Artists launch summer showing

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The Upper Gallery

This year’s Rye Society of Artists Summer Exhibition opened with a private view on August 2 at the Dance Hall, Community Centre, Conduit Hill, and is open daily until August 25.

David Crew and artists at private view

As last year, there are two galleries, but with changes and improvements in the design and layout of the exhibition. In the large upper gallery there are new spotlights, windows and blinds and both spaces have benefited from the removal of tables to display three dimensional work. There are now a variety of heights and sizes of plinths to do this, which has really opened up the spaces and made moving around the exhibition much easier.

Setting up the display is an enormous piece of work, as the space is normally a dance studio and their equipment has to be taken out first. There are two teams to do this, one for the two dimensional pieces and one for 3D, working around each other in this rather limited space, but the final results show their skill and application.

The hanging of the pictures is always fascinating. There are some clever juxtapositions of abstract and figurative, like the abstract painting of Hazel Brook (Eclipse X1) with the figurative works of Sarah Seymour (The Hide and The Turbines) above. One wall has watercolours, oils, photos and mixed media hung together.

Shown round by Carole Sheldrake, the ceramicist and mixed media sculptor (work pictured) who makes beautiful pieces with a rich surface texture, it was explained that the show encompasses both work from the 42 members of the RSA and submissions from the public living within 15 miles.

Carole Sheldrake and Sarah Palmer exhibits

The choices are made about a month before the event and a big selection process by the members takes place. To their great frustration, there is not enough space to show all the work of merit, for example, there were some large wooden sculptures that could not be accommodated and only finite wall hanging space. There are etchings, paintings, drawings, prints and photos, and ceramics objects and more. In all, 406 works, 2D and 3D, are on display here. The youngest artist is only 17 years old, and this show will attract young people as well as seasoned gallery goers.

This year, there are three invited artists, Annabel Faraday, Victoria Atkinson and Robert Sample. Annabel Faraday makes stoneware ceramics, such as the three illustrated vessels in the exhibition (pictured) and combines metal, clay and found objects in her work. Victoria Atkinson is an abstract figurative sculptor and recently completed a commission for a seated bronze of Rudyard Kipling, placed in Burwash High Street. Read Victoria’s diary of the making on her website.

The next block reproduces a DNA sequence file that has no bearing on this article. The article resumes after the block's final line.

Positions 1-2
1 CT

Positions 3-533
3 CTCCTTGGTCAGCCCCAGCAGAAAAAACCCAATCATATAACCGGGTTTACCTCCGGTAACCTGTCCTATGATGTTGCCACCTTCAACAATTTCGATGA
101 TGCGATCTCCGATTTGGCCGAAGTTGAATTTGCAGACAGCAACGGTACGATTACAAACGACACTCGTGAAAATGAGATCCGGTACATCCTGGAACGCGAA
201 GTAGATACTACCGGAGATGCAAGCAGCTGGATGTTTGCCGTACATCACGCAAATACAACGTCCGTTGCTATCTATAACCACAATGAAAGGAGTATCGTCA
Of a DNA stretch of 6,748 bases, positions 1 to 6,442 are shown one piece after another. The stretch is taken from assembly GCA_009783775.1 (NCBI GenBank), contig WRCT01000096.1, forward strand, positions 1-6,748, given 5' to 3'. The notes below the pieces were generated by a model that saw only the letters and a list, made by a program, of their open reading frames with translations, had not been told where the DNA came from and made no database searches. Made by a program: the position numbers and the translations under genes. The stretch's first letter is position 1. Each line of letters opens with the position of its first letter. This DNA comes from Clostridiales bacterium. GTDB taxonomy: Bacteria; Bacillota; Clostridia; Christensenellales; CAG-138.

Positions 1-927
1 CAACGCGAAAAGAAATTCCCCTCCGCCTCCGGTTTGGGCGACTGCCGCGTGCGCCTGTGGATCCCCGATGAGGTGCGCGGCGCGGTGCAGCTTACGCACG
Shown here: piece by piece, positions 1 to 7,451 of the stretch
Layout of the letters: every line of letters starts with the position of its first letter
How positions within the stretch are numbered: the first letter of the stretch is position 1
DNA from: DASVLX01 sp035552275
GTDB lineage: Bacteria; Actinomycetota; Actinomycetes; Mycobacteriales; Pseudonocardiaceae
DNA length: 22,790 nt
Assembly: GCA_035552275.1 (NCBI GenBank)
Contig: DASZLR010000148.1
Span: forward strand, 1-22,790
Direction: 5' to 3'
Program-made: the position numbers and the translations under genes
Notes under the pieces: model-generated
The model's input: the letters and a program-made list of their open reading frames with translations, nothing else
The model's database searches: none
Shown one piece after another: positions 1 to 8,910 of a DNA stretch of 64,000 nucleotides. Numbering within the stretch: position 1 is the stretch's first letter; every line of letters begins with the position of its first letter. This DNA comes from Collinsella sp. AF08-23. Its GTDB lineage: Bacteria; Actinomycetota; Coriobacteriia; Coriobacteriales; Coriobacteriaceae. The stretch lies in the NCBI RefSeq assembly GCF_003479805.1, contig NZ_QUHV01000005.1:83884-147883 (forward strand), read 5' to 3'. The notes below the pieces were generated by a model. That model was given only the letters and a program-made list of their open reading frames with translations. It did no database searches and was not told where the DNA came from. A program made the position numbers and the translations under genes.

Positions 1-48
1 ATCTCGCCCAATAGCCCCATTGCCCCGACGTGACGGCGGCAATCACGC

Annabel Faraday’s vessels

The third invited artist, Robert Sample, has submitted two large dramatic and compelling pictures in the upper gallery. Part of the blackShed gallery’s regular exhibitor programme, he is described on their website as an artist ‘with a contemporary view of the past’. For more images and biography, read his website.

The flyer this year was designed by abstract artist Karen Birchwood, and the original is exhibited, with other works of hers. Cliff Howe, last year’s flyer designer, has a number of images, landscapes based in reality, evocative and dramatic, with a touch of the abstract. Michael J White has vivid, bright and energetic flower paintings upstairs, in contrast to the limited palette employed in his paintings in the lower gallery.

Michael J White’s vibrant flowers

The plinth works are perhaps less in number than last year, but include metalwork abstract forms in copper and gold leaf (Gill Bridgestock) and found objects, together with some beautiful, interesting and fun ceramics, like Sarah Palmer, maker and artist, who has some charming boxes and wall art (pictured) and Judith Rowe’s vessels.

Two members of the Society passed away this year and are commemorated here. Rosemary Bagley was an honorary member, very well known throughout Rye and Sue Anderson, who joined the RSA in 1989, was a painter of her surroundings and there are  four tender images to see.

Sold! C.Sheldrake ceramic

This exhibition, always the first three weeks in August, is wide ranging and needs a number of visits to do the artists justice. With an entrance fee of 50p (concessions 20p) there is no excuse not to enjoy it fully, especially as it is open for three weeks.  All the work, except that of Sue Anderson, is on sale and over 60 items had been sold in the first weekend. Anyone who wants to submit next year will find all the information on the RSA website. Why not put the dates in your 2020 diary?

 

 

Image Credits: Rye News library .

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